Current Developments in Monetary and Financial Law, Volume 6
Chapter

Chapter 22: Principles of Household Debt Restructuring

Author(s):
International Monetary Fund. Legal Dept.
Published Date:
February 2013
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Introduction

This note assesses the case for government intervention in household debt restructuring and presents key principles for household debt restructuring programs that could be adapted to individual country circumstances.

Motivation for Government Intervention

Household indebtedness has reached historically high and likely unsustainable levels in several countries hit by the current financial crisis (Figure 1). In some countries the indebtedness stems from excessive credit booms in the run-up to the crisis, and this has been exacerbated by recent sharp declines in house prices. In other countries, where foreign-currency-denominated loans are prevalent, it was also the result of a balance sheet effect triggered by currency depreciation.

Figure 1.Household Indebtedness in 2000 and 2006

(% of Nominal Disposable Income)

Household debt overhang and debt servicing problems feed into different but connected downward spirals.1 First, they weaken bank balance sheets through an increase in nonperforming loans. This in turn may lead to a reduction in credit availability which puts further pressure on house prices and prices of other asset classes. The resulting decrease in wealth and collateral value further worsen the household debt problem. Second, household debt problems can negatively impact consumption. This may turn into lower growth and higher unemployment, compressing household income and further feeding into both downward spirals.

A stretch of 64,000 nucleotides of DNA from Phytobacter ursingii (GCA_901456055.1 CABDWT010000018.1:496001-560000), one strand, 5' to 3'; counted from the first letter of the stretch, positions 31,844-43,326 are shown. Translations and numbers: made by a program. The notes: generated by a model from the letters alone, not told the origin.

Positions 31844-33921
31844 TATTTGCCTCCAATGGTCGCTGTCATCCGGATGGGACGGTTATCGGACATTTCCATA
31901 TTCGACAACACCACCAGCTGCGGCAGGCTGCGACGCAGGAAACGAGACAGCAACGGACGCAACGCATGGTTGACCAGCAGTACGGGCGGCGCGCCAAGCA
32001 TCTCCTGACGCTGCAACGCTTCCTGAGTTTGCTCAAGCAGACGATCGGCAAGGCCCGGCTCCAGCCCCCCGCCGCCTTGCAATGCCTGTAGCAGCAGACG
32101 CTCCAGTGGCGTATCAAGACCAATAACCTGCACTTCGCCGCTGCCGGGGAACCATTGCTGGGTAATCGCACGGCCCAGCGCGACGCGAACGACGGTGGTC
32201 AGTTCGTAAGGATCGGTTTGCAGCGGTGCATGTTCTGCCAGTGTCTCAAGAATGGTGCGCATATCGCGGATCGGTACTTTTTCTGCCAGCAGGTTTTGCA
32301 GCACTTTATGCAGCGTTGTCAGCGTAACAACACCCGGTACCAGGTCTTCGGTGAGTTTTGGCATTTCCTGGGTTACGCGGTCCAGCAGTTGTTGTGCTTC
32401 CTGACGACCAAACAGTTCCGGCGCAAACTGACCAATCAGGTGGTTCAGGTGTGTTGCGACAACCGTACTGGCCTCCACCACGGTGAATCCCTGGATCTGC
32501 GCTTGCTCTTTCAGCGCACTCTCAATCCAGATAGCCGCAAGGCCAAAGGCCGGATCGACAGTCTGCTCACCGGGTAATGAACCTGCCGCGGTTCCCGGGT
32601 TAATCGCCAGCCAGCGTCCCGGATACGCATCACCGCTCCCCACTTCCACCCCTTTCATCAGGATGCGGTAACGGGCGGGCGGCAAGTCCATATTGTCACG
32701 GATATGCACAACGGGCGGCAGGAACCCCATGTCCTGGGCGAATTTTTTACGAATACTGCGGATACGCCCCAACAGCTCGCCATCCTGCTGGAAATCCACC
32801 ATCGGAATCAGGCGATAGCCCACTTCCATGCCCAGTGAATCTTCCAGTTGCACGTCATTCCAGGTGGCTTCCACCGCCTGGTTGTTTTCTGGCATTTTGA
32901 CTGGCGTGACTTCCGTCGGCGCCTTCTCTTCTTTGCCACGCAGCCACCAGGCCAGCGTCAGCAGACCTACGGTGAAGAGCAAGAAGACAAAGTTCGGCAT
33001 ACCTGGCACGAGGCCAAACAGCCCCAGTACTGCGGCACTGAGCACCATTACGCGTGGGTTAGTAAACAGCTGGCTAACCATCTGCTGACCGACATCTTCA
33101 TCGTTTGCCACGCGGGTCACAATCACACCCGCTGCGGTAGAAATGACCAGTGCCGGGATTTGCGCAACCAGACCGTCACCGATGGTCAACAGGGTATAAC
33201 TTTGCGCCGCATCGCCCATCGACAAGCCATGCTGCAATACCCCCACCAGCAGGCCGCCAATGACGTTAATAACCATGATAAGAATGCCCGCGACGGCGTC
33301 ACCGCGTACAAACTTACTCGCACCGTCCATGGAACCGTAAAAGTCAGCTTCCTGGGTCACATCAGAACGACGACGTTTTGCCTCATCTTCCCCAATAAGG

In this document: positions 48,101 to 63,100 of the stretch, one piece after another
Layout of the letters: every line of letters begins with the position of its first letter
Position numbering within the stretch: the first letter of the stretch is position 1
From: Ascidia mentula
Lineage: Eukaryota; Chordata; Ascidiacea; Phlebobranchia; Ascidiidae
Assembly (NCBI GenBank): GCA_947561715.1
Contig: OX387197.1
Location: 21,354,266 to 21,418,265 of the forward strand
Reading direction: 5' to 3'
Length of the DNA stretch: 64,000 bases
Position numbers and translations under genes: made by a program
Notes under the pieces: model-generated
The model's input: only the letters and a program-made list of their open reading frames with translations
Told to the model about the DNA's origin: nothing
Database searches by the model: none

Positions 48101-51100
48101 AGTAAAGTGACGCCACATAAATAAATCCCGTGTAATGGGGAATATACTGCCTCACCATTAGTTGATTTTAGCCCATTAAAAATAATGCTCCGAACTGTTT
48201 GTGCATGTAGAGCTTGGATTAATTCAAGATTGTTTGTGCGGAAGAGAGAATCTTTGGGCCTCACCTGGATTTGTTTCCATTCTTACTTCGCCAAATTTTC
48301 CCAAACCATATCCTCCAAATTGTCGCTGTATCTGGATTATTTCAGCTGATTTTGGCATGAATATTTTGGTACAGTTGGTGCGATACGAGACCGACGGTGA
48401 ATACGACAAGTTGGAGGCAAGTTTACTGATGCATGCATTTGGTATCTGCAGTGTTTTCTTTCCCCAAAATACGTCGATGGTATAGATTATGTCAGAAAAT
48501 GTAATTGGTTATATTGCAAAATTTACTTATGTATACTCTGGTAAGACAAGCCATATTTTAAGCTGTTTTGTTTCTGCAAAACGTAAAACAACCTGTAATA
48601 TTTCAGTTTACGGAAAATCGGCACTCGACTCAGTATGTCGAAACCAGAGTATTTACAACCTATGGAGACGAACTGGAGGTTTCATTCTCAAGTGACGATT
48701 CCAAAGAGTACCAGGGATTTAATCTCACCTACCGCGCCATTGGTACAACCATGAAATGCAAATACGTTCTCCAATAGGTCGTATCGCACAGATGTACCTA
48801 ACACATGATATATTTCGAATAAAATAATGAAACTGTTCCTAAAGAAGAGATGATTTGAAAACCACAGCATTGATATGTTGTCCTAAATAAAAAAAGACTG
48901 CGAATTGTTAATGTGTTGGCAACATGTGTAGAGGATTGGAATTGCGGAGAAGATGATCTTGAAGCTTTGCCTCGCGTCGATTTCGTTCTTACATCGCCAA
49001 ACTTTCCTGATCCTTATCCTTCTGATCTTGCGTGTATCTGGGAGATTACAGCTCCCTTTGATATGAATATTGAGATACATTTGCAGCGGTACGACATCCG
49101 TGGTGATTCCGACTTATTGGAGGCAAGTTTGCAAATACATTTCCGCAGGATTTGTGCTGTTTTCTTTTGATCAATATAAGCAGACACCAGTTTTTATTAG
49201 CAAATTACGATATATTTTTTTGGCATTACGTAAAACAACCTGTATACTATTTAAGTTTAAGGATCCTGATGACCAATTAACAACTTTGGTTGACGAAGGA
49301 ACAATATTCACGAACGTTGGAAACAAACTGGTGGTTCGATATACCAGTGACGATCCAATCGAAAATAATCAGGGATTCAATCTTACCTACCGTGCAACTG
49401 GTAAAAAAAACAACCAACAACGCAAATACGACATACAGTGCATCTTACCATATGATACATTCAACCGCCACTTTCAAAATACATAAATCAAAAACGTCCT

At times of financial crises, governments often contemplate debt restructuring to deal with social problems that arise when households are no longer able to repay their loans. Such problems can be particularly pronounced when the distressed debt involves household mortgage loans (Figure 2).

Figure 2.Household Mortgage Indebtedness in 1996 and 2006

(% of Nominal Disposable Income)

While governments with fiscal space may decide to pursue restructuring policies on the basis of social considerations, the design of such debt restructuring programs should be based on sound economic principles.

This note assesses the case for government intervention in household debt restructuring and proposes a template for a household debt restructuring program that could be adapted to individual country circumstances.2

The Case for Government Intervention

It should be noted at the start that to resolve the debt overhang problem, the economy as a whole will have to bear a cost of resolution of distressed loans. The purpose of policy is to minimize the inefficiencies associated with a resolution of the problem. Any government intervention will involve distortions. However, the question is whether the benefits of intervention exceed its costs. Moreover, if intervention involves government financing, the extent of intervention should be constrained by the degree of fiscal space available and its potential negative impact on public debt sustainability.